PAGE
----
II.4.1 Measuring Emotions from Body Signals
In our work we have recognized emotions based on body signals collected with sociometric badges and smartwatches. We started with custom-built sociometric badges developed by the team of Sandy Pentland at the MIT Media Lab in 2006. The badges were then further developed by a startup founded by a group of graduate students of Sandy. The badges were worn around the neck, and captured body movement through an accelerometer, physical proximity through triangulating the wearer’s position with a Bluetooth sensor, and tracked who was facing whom with an infrared sensor, and who was speaking with a microphone.
Figure 38. Sociometric badges used in some of our projects
We used these badges (see Figure 38) to measure personality characteristics, and to study interaction in hospitals among nurses in a PACU (post anesthesia care unit) and surgeons, teamwork among employees in a bank, creative project work in a graduate student seminar, flow among Jazz musicians, and among teams of software developers, to name a few use cases. We found that the way how nurses moved around in the PACU predicted the speed of recovery of their patients, it also predicted the quality of the output of the bank employees, and the grades of the graduate students. For instance, surprisingly, the more time nurses spent close to a recovering patient, the faster was the recovery. This is quite unexpected, as being close to a patient could just be an indicator of the surgery patient’s need for special care. However, it seems patients get well faster simply by having more direct interpersonal interaction with the PACU nurses.
More recently, when smartwatches became widely available, we built the happimeter (see section III.2.3), a body signal collecting apps where the data was collected from the sensors of the smartwatch, and then processed on a server in the cloud using predictive machine learning models, with the results being visualized on the smartphone. The system constructed a generic model pretrained with hundreds of users that made predictions about the emotions of the wearer of the smartwatch based on accelerometer, heartrate, light sensor, temperature, time of the day, speech energy, and GPS location (Figure 39). The emotion prediction can be corrected by the wearer of the smartwatch, if the prediction is wrong, the system learns from its mistakes to create a personalized emotion tracking system. This is an extension of experience-based sampling, pioneered by Mihaly Csikszentmihalyi, who had participants in his study wear a device that would beep at random times, whereupon they had to write down their emotion. Our system extends his concept, as the smartwatch can not only remind the participant at random times, but even present an automatic prediction, and allow the candidate to correct it right on the smartwatch if it is wrong.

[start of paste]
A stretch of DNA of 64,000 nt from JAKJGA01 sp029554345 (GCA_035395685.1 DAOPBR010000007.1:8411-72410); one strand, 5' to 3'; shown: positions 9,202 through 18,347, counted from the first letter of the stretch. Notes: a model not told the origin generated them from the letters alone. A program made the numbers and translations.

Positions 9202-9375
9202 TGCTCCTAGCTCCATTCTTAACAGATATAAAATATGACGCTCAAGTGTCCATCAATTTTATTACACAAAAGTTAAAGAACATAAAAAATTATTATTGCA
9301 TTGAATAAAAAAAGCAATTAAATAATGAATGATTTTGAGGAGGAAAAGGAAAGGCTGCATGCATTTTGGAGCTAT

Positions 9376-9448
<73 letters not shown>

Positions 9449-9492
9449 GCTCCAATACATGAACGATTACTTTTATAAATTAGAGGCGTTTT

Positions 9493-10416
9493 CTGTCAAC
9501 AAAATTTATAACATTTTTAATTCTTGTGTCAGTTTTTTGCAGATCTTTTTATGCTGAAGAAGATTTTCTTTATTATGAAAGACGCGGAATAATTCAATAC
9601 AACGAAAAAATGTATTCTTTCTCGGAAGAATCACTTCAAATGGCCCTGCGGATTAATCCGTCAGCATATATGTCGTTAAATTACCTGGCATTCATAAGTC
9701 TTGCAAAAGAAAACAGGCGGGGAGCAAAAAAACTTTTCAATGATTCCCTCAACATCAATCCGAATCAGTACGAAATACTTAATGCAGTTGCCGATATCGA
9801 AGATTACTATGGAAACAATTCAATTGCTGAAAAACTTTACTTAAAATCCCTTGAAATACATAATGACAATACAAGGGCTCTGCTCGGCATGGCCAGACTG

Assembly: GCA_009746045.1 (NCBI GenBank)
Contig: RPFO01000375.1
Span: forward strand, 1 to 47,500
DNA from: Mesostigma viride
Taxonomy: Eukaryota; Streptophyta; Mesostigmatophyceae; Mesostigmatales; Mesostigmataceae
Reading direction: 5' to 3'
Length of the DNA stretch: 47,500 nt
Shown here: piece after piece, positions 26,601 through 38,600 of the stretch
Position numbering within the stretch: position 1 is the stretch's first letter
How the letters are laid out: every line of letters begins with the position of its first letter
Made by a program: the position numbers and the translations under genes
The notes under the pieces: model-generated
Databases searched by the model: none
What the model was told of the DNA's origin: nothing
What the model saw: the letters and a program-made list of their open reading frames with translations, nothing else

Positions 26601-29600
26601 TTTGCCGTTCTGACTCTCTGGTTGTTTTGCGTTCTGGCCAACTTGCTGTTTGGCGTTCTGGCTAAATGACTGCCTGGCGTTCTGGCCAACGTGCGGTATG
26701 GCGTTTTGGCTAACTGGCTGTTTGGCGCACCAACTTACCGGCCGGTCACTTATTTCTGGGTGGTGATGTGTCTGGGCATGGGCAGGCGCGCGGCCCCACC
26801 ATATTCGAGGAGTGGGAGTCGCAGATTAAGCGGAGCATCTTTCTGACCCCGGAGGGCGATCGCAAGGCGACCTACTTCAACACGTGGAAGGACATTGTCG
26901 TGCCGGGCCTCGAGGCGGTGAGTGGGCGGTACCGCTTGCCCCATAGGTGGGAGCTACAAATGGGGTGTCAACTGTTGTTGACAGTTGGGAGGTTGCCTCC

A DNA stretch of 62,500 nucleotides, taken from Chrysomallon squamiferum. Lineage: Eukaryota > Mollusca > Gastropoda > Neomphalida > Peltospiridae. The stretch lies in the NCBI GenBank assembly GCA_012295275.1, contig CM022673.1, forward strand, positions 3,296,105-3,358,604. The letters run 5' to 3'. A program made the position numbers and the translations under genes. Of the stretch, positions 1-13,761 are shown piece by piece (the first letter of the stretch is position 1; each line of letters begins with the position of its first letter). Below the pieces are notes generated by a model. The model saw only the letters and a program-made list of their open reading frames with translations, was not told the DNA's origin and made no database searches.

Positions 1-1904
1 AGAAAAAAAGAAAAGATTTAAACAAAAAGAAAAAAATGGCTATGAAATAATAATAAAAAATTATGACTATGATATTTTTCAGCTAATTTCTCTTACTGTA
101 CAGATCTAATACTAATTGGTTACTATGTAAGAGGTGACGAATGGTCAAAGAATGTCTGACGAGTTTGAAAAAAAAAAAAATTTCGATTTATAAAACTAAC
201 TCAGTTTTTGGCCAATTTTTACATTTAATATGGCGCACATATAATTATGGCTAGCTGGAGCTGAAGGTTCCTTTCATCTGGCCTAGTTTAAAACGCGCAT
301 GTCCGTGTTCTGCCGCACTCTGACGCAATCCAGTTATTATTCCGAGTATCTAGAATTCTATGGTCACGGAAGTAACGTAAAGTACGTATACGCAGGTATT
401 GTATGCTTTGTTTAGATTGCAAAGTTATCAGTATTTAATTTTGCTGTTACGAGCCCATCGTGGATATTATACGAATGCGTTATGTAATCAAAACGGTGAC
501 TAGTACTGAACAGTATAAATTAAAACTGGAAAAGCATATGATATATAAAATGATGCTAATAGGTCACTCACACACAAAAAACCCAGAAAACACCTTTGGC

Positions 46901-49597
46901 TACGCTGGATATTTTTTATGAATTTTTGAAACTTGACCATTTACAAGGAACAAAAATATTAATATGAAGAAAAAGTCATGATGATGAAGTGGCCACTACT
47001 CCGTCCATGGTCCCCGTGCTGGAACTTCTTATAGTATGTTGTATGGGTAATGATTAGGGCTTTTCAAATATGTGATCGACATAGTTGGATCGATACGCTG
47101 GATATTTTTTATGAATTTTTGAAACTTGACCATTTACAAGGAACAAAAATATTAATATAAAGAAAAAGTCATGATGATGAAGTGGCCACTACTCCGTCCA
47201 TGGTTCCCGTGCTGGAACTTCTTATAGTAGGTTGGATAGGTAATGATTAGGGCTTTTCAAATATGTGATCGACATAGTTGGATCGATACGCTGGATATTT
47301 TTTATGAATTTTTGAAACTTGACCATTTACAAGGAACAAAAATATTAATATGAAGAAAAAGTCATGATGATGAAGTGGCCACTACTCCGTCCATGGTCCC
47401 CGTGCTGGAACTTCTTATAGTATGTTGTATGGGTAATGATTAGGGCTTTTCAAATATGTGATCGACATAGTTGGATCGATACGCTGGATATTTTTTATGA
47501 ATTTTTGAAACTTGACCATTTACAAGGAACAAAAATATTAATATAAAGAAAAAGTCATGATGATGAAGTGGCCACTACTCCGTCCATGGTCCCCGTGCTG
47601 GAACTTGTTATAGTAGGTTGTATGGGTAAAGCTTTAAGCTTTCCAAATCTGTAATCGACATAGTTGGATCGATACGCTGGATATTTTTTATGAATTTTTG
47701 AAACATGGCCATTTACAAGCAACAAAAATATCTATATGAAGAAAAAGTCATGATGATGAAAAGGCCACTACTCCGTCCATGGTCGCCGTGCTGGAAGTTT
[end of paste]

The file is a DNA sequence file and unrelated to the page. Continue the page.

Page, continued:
On a side note, when measuring happiness, we were quite surprised to find that about fifty percent of the happiness of a person is based on the current weather. We integrated this into our model by including the current weather forecast based on the GPS coordinate of the smartwatch.
Figure 39. Sensor data input for smartwatch emotion tracking
We used the smartwatch emotion tracking system to predict happiness and stress, training the machine learning system with hundreds of students wearing the watches in different courses, and entering their happiness repeatedly. The system was then used among others to measure emotions of actors and audience in a theater play, to measure the emotions of jazz musicians during rehearsals, to track the performance of surgeons in training, to predict the sales success of bank employees when interacting with customers, to analyze the satisfaction of visitors in a museum, to measure mood and performance of logistics workers in a warehouse, and to measure happiness of employees in the innovation center of a bank.
When teaching a happimeter workshop with twenty to forty participants, I found that just making the participants jumping and dancing around at the beginning of the workshop increased their happiness.
Figure 40 illustrates evolution of happiness at the executive committee meeting of an IT company, where the twelve participants were wearing the smartwatch during the meeting. We can clearly see that lunch was not good, after lunch in the first presentation by an external speaker happiness was rising, in the second presentation in the afternoon right after 14:00 happiness went down.
Figure 40. Evolution of Happiness at an Executive Meeting with twelve participants
In another project, in a two-day creativity workshop with fifteen participants, we found that going running in the morning increased creativity later in the day. At another even, where small teams of participants had to develop business plans and then present them in the plenary, which voted on the best business plans, we found that the single most predictive predictor of a highly rated presentation was participative presentation. In other words, if the entire team went on stage and presented its result together, the collective energy of the presenters assembled on the stage together, got the audience to rate the quality of the presentation significantly higher.